Tax-Smart Strategies to Pay for College

The big advantage of 529 plans is that qualified withdrawals are always federal-income-taxfree and usually state-income-tax-free too. What you may not know is that not all 529 withdrawals are tax-free qualified withdrawals, even in years when you have heavy college costs. This article explains what we think are the six most important things to know about 529 withdrawals:

Point No. 1: You Usually Have Several Payment Options
Point No. 2: Watch Out for Withdrawals from 529 Accounts Funded with Custodial Account Money
Point No. 3: The IRS Knows about Withdrawals
Point No. 4: Withdrawals May Be Taxable Even in Years When Substantial College Costs Are Incurred
Point No. 5: When You Keep a Withdrawal, There Are Tax Consequences
Point No. 6: Withdrawals Not Used for Education Can Also Be Hit with a 10 Percent Penalty Tax

Read more at:

Advance Child Tax Credit

The IRS has shared a fact sheet with tips for the Advance Child Tax Credit and filing the 2021 tax return. Heres what to keep in mind when you file:
Tax preparers and their clients should carefully read advance CTC letter 6419: To help eligible taxpayers, the IRS sent letters to payment recipients to help ensure tax returns are accurate.
Make sure you are filing an accurate return. People who file an accurate tax return electronically with direct deposit will generally see their refunds within 21 days after the filing is accepted by the IRS. Incorrect entries could lead to an extensive delay.
To ensure people accurately complete their 2021 tax return, use the advance Child Tax Credit information in your IRS Online Account beginning January 31. When in doubt about the amount, check IRS Online Account.
A limited group of taxpayers may receive an IRS letter with an incorrect amount of the payments received. Those in this small, affected group generally involve people who moved or changed bank accounts in December 2021, and their checks were returned as undeliverable, or their direct deposits were rejected. The IRS encourages anyone who thinks the letter might not be accurate to rely on the amount of payments reflected in their Online Account.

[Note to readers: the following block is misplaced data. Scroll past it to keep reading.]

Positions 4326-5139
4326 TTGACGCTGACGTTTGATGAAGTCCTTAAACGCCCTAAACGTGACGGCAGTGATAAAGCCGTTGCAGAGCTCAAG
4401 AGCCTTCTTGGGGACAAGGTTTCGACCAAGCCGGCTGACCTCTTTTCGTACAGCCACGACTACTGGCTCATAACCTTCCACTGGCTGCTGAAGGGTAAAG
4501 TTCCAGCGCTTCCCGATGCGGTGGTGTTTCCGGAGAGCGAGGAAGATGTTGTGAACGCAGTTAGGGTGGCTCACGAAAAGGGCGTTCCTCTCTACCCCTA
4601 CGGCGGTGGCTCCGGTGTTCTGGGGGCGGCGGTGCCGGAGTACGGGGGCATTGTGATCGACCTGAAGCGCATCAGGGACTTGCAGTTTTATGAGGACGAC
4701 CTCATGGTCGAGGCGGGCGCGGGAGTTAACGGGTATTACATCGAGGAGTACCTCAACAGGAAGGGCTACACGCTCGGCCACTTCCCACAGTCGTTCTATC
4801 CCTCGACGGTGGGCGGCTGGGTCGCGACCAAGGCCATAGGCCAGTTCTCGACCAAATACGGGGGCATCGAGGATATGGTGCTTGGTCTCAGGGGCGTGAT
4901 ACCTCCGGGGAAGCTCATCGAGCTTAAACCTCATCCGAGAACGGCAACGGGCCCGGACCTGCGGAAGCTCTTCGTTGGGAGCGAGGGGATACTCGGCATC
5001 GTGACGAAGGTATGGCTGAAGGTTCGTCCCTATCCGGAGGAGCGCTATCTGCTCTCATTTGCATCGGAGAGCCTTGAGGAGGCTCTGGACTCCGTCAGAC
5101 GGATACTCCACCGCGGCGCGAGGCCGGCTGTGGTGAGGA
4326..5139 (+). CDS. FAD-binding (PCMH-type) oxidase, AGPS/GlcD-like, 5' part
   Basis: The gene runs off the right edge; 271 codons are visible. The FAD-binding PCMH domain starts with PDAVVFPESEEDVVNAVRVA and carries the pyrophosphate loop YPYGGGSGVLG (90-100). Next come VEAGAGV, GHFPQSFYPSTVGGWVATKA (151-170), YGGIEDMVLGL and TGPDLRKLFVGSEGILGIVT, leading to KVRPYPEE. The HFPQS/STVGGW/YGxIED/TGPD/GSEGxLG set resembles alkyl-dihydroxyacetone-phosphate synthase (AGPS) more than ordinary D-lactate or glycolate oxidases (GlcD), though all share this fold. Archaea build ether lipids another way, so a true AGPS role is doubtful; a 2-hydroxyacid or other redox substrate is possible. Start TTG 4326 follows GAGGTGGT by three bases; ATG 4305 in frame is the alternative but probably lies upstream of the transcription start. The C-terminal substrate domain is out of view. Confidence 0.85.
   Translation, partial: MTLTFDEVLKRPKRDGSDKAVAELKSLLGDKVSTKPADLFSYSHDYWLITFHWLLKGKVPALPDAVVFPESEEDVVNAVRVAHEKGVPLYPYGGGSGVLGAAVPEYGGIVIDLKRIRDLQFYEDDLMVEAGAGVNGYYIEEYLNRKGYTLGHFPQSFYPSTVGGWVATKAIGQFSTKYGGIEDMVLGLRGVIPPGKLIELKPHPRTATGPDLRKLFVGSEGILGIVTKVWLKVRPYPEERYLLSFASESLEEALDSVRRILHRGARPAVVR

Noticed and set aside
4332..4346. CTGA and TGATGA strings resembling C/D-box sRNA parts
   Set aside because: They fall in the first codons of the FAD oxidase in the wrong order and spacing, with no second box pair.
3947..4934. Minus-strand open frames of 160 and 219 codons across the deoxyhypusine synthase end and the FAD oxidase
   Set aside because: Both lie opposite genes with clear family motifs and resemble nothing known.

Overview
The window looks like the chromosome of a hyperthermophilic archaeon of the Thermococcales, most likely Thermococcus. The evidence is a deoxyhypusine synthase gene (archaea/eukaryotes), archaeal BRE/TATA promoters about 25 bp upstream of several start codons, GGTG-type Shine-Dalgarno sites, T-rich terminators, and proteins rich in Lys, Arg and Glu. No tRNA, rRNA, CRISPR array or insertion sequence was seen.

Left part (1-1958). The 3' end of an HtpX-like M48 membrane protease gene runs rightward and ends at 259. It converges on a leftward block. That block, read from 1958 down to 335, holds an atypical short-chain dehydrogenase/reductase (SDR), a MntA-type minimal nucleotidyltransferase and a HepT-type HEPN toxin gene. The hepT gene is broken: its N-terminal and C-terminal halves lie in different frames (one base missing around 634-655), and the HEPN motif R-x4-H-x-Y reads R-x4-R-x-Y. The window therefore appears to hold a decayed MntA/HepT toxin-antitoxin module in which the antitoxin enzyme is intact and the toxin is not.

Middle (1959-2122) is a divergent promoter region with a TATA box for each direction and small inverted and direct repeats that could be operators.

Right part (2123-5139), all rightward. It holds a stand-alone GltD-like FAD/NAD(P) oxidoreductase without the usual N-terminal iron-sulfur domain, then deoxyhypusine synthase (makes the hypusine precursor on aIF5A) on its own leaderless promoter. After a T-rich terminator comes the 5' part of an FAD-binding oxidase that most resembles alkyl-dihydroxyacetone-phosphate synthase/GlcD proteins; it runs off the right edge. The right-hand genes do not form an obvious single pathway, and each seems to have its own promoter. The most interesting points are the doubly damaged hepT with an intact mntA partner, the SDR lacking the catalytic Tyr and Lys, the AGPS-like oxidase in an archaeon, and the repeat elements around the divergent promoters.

The Online Account link:

2022 Retirement Plan Contribution Updates

The contribution limit for employees who participate in 401(k), 403(b), most 457 plans, and the federal government’s Thrift Savings Plan is increased to $20,500. The maximum contribution from employee deferrals plus employer contributions is $61,000.

An over age 49 catch-up amount is unchanged at $6,500.

The maximum contribution is $61,000.

The amount individuals can contribute to SIMPLE retirement accounts also increases to $14,000 in 2022.

The over age 49 catch up remains at $3,000.

2022 Retirement Plan Contribution Updates

Limits on contributions to traditional and Roth IRAs remains unchanged at $6,000.

Taxpayers can deduct contributions to a traditional IRA if they meet certain conditions. If neither the taxpayer nor their spouse is covered by a retirement plan at work, their full contribution to a traditional IRA is deductible. If the taxpayer or their spouse was covered by a retirement plan at work, the deduction may be reduced or phased out until it is eliminated. The amount of the deduction depends on the taxpayer’s filing status and income.

Traditional IRA income phase-out ranges for 2022 are:
$68,000 to $78,000 – Single taxpayers covered by a workplace retirement plan